Baltimore housing advocates say they are “devastated” by the Supreme Court’s decision to strike down the Centers for Disease Control and Prevention’s (CDC) eviction moratorium. The reason for the decision, which was announced late Thursday and given by way of an unsigned, eight-page opinion, was that Congress must approve such a measure.
“There are 129,000 Maryland families behind on rent, 25,000 Baltimore City families behind on rent and facing eviction, usually through no fault of their own,” Matt Hill, attorney for the Public Justice Center told The Real News. “It’s going to force them to live in crowded spaces and exacerbate the spread of COVID-19 Delta variant.”
Every US county has “high” transmission according to the CDC. At the same time, the vast majority of the $46.5 billion allocated by Congress for rental assistance has yet to be distributed. Those funds, housing advocates have argued, would be more than enough to cover the estimated $20 billion owed in back rent to landlords.
“It’s absurd,” said Hill. “This is a totally preventable public health crisis.”
For weeks, housing advocates have called on Hogan to extend the state’s eviction moratorium, which only blocked evictions for those who could prove their inability to pay was related to the pandemic, until infrastructure is in place to distribute rental assistance. That moratorium expired on Aug. 15.
Almost 90% of federal rental assistance funds remain unspent, including 85% of Maryland’s available funds. The state was allocated over $400 million but has just spent $59.5 million, with another $36.5 million in progress, according to an online dashboard.
The White House called on Congress to pass an eviction moratorium, and on Wednesday announced new steps to help renters and landlords hit hard by the COVID-19 pandemic, including moves by the Treasury Department to reduce documentation requirements to get emergency rental assistance flowing to hundreds of thousands of applicants stuck in administrative processing bottlenecks.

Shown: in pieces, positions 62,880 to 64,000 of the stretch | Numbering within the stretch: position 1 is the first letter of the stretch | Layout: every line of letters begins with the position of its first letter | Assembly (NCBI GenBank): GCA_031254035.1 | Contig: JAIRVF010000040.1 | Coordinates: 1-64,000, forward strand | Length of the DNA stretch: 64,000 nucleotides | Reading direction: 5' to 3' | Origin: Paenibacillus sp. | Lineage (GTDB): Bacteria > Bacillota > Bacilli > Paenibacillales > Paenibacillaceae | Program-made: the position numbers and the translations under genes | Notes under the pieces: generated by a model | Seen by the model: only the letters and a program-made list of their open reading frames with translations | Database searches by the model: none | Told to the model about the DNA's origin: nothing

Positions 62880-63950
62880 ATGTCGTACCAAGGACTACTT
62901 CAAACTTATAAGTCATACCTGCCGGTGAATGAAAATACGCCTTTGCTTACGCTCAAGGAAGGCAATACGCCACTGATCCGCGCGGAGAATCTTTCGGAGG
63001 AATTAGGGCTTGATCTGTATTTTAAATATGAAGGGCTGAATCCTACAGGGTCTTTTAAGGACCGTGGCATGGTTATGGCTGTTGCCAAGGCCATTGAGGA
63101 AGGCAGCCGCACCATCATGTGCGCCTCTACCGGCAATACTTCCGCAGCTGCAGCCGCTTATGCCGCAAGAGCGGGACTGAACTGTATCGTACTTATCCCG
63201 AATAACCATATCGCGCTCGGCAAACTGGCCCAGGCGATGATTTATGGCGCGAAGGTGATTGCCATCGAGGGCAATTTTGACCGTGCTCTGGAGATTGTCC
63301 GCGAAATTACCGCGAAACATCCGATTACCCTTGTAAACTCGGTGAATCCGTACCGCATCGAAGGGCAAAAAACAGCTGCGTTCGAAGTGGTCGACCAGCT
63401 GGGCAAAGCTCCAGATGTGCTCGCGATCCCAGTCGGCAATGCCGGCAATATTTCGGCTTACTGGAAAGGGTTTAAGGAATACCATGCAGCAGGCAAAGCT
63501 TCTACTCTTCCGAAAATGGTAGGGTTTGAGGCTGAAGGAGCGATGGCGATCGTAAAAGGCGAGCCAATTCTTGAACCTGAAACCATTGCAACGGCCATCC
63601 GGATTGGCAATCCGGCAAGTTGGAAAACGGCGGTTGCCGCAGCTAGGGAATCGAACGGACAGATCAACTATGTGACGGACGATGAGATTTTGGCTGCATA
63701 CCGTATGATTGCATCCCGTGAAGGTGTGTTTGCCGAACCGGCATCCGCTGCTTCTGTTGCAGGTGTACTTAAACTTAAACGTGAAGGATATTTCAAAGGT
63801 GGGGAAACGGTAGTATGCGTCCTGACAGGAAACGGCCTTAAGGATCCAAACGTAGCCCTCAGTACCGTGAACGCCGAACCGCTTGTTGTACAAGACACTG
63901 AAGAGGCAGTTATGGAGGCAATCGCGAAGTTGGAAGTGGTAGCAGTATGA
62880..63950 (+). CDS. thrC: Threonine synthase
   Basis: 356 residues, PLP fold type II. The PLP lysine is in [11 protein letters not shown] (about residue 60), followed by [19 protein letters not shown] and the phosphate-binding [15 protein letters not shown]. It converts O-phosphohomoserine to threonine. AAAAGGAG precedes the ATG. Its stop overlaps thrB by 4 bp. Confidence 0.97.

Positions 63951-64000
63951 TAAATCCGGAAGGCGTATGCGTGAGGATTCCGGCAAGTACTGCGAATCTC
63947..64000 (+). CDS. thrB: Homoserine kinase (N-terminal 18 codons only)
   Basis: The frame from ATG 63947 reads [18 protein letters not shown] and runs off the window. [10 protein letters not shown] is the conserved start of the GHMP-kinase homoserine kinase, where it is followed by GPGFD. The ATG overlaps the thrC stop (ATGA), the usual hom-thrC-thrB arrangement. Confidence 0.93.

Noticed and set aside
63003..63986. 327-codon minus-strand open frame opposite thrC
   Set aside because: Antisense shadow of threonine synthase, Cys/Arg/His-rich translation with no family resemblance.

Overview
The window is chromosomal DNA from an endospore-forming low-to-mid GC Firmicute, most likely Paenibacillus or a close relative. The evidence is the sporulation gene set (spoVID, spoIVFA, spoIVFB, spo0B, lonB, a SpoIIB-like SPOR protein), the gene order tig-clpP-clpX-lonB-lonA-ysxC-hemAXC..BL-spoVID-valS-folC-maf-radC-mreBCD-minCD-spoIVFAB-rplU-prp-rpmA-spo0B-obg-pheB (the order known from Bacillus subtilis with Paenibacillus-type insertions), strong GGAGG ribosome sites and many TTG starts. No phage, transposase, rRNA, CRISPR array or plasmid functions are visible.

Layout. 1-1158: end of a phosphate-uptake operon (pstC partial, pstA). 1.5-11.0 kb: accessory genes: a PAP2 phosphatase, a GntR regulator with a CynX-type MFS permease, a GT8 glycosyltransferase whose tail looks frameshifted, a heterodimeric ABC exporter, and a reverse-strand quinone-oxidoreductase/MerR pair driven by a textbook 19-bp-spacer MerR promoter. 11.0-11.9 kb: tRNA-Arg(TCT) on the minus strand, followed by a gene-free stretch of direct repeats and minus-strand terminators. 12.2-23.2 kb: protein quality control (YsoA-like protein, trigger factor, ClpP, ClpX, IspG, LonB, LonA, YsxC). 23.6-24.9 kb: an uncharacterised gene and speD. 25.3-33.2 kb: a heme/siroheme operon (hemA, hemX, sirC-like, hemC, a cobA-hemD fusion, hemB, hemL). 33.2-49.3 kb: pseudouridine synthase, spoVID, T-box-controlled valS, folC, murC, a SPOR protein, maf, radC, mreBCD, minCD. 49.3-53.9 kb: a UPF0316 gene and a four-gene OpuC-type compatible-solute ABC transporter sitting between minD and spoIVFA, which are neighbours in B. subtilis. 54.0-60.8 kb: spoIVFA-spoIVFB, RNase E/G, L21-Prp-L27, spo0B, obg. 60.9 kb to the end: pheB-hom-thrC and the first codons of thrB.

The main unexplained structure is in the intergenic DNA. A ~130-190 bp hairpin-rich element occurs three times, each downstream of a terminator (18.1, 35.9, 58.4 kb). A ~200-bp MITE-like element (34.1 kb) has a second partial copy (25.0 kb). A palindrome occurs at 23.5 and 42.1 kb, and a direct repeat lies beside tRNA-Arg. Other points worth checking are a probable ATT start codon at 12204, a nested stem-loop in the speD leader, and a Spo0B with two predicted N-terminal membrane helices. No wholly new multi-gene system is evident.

The Treasury also warned state and local governments that have failed to provide relief payments to at-risk renters and landlords that they could lose funding to jurisdictions that were doing a better job disbursing those funds.
Hill says that Maryland, which has a Democratic supermajority in the General Assembly, and Baltimore, with its Democratic Mayor Brandon Scott, needs to take action now to help renters. “We need action on all fronts, not more outrage and not more handwringing.”
“The General Assembly can call a special session to do the same. Baltimore city can expedite the rental assistance money faster and implement its eviction diversion program and fully funded implementation of the Access to Counsel in Eviction law,” he said.
Hill encouraged Baltimore to consider programs like those implemented in cities like Santa Fe and Houston, which, as the American Prospect reported, cut evictions in half by rapidly distributing money directly into the hands of those who needed it, with no strings attached.
“It gives people a basic amount of money to keep themselves going,” said Santa Fe Mayor Alan Webber in a press conference. “It reduces stress. And it gives them respect, dignity, and agency, and tells them we trust you to do the right thing for your family.”